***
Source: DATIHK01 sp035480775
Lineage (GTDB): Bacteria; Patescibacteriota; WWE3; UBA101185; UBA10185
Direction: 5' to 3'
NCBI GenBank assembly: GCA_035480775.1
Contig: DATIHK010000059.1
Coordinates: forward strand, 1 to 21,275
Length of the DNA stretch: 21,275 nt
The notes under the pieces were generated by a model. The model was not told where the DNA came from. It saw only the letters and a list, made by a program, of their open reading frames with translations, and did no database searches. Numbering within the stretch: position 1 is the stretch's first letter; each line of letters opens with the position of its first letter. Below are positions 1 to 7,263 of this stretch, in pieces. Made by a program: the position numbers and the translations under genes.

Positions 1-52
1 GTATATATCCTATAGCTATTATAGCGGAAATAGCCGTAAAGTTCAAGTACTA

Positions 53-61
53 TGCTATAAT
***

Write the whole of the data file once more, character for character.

Source: DATIHK01 sp035480775
Lineage (GTDB): Bacteria; Patescibacteriota; WWE3; UBA101185; UBA10185
Direction: 5' to 3'
NCBI GenBank assembly: GCA_035480775.1
Contig: DATIHK010000059.1
Coordinates: forward strand, 1 to 21,275
Length of the DNA stretch: 21,275 nt
The notes under the pieces were generated by a model. The model was not told where the DNA came from. It saw only the letters and a list, made by a program, of their open reading frames with translations, and did no database searches. Numbering within the stretch: position 1 is the stretch's first letter; each line of letters opens with the position of its first letter. Below are positions 1 to 7,263 of this stretch, in pieces. Made by a program: the position numbers and the translations under genes.

Positions 1-52
1 GTATATATCCTATAGCTATTATAGCGGAAATAGCCGTAAAGTTCAAGTACTA

Positions 53-61
53 TGCTATAAT